More information on standardisation can be found in this excellent article and in this article series.
Tip 77: Start with 2 Second Lean
Most improvement projects are largely left to staff members, consultants and managers. The operators - who know the processes best - are expected to embrace the changes and not show any resistance. It should therefore come as no surprise that many top-down initiatives fail because the necessary support is lacking.
Paul Akers of the American company Fastcap resolutely opted for a different approach. At the start of the day, Fastcap reserves a time slot in which all employees are given the time to set up their workstations better (see tip 44) and make small '2 seconds' improvements. By focusing on small improvements, the bar is deliberately set low, and everyone can contribute and experience success. This first time slot is followed by a morning meeting in which progress is discussed and staff are further trained in improvement. Paul Akers also encourages everyone to make videos of the improvements to inspire each other (see tip 50). This bottom-up improvement approach is very simple and powerful at the same time. Consultants and complex change management programmes are no longer necessary. Several companies have meanwhile successfully adopted this approach and report large productivity gains.
A good overview of Paul Akers' '2 Second Lean' approach, a series of testimonials and a step-by-step plan can be found here.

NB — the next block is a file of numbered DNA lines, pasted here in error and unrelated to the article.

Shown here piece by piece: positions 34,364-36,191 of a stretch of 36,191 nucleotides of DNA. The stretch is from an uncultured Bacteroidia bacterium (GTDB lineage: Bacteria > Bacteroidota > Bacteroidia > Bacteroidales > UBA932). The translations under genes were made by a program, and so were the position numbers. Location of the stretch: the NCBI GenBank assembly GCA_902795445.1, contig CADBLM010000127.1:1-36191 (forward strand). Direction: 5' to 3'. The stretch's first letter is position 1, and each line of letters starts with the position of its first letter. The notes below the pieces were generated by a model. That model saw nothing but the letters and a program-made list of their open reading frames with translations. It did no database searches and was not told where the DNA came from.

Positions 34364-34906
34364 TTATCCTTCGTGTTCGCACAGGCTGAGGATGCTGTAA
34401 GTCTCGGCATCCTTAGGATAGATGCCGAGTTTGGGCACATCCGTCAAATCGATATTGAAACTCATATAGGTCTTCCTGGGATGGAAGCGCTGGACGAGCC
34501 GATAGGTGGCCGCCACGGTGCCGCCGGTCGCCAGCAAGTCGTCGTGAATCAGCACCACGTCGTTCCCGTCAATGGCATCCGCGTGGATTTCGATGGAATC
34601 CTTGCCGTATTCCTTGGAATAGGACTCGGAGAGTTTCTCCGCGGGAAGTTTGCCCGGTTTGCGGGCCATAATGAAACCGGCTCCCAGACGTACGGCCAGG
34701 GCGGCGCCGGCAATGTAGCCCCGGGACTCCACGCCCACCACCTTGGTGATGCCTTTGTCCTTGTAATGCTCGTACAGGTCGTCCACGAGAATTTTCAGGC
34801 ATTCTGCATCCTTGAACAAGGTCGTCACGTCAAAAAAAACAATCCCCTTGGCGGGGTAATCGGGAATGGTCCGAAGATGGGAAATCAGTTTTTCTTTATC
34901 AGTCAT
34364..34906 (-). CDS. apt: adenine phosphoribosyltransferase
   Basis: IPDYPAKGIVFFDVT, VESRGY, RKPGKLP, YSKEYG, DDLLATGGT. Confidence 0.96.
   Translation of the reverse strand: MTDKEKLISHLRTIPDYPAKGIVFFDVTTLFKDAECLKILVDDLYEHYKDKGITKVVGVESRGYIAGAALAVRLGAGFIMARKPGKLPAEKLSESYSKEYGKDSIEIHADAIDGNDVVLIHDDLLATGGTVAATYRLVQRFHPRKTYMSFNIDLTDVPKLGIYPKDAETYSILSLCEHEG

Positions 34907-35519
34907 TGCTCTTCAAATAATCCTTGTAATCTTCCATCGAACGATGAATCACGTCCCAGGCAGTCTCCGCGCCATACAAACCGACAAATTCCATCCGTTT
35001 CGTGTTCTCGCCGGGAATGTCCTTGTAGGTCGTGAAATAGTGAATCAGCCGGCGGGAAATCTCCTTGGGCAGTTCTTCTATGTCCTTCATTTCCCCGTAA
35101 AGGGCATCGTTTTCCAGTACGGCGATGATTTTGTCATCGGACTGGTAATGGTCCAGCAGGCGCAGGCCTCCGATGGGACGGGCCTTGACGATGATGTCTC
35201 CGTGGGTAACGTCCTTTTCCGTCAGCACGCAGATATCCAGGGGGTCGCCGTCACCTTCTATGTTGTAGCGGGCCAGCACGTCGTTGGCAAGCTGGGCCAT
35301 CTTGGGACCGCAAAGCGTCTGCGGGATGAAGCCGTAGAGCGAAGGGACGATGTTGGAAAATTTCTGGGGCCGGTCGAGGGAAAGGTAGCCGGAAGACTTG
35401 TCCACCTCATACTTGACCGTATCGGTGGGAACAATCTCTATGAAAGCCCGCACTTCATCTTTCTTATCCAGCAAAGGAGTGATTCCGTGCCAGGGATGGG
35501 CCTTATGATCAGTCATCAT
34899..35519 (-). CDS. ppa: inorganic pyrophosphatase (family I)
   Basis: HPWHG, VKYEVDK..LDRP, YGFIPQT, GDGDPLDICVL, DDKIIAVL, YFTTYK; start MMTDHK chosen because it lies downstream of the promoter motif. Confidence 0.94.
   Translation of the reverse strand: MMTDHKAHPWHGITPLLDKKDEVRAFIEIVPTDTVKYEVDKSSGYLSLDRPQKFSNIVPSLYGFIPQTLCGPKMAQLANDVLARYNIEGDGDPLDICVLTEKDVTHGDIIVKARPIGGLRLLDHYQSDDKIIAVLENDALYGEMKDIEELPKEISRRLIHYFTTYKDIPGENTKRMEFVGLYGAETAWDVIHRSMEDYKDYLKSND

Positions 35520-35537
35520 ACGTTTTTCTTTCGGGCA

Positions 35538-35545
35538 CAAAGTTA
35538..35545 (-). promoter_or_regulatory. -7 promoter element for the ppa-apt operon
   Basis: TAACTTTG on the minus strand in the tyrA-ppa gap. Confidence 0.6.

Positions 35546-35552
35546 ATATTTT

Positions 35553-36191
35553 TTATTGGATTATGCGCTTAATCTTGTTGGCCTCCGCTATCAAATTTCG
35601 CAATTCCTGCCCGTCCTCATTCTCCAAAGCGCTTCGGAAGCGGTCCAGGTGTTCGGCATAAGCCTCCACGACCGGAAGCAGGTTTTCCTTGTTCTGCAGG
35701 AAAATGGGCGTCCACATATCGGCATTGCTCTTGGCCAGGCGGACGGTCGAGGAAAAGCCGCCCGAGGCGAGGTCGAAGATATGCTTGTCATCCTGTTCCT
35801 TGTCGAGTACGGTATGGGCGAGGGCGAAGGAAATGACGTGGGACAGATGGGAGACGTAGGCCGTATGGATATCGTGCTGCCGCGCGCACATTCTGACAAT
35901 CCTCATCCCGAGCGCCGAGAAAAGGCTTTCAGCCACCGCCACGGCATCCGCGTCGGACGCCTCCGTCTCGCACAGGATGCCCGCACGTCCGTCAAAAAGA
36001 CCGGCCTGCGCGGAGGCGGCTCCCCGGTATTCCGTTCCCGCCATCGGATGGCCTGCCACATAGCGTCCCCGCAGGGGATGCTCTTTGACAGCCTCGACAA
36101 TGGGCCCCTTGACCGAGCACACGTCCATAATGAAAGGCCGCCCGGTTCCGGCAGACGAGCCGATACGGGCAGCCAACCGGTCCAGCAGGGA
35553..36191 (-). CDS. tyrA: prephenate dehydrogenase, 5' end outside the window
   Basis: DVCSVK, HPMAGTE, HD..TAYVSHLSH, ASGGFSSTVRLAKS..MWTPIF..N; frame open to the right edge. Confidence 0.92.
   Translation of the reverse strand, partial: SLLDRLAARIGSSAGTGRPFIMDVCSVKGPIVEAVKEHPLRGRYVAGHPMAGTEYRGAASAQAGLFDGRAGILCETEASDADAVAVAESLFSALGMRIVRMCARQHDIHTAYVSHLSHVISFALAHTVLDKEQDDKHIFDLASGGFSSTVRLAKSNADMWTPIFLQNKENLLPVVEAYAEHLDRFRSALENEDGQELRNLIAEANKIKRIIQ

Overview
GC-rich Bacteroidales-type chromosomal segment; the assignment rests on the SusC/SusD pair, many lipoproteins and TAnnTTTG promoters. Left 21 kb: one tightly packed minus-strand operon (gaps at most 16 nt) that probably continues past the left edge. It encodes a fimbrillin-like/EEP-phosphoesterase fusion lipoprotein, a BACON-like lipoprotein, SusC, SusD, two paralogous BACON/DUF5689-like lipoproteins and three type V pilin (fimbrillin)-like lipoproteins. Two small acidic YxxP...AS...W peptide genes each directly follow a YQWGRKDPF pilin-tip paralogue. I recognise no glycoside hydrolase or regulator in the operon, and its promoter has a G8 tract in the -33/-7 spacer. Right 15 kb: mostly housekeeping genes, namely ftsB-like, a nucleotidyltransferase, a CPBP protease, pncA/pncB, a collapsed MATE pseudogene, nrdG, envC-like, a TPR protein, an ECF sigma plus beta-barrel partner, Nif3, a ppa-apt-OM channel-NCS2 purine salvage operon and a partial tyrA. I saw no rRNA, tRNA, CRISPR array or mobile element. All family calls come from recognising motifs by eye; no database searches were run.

Tip 78: Form production cells
Many companies have a functional layout (job shop), where similar machines are grouped together. This is not always the best choice. An alternative is to group the machines into cells by product family. A cellular layout offers numerous advantages. This way, the orders remain in the cell from the first step until the last step, avoiding transport back and forth to intermediate warehouses. The shorter distances between the workstations allow working with smaller transfer lot sizes, which reduces the turnaround time in the cell.
Production cells also have a positive impact on employee motivation. The cell staff are in close contact with each other, which allows them to solve problems themselves in coordination. A cellular layout also invites cross-training of employees (see also tip 7). Cross-training makes it easier for employees to help each other with their work and to think of improvements together. The fact that the employees do not only carry out one step, but become responsible for the production of the entire product, results in more ownership.
Do you have any tips to share? Send them to us, so we can share them and become more productive together. The best tipster gets a nice gift! We would like to thank Jaap van Ede and Federico Brinchilin for their inspiration.
You can find an overview of the other parts of this series with tips here.
Shortening lead times makes it possible to grow as a company and to reduce lots of indirect costs. The Quick response manufacturing (QRM) production strategy makes this possible for companies in a high-mix, low-volume environment. From 12 October (Ghent) and 21 October (Diepenbeek) we are organising a next QRM training cycle. (in Dutch)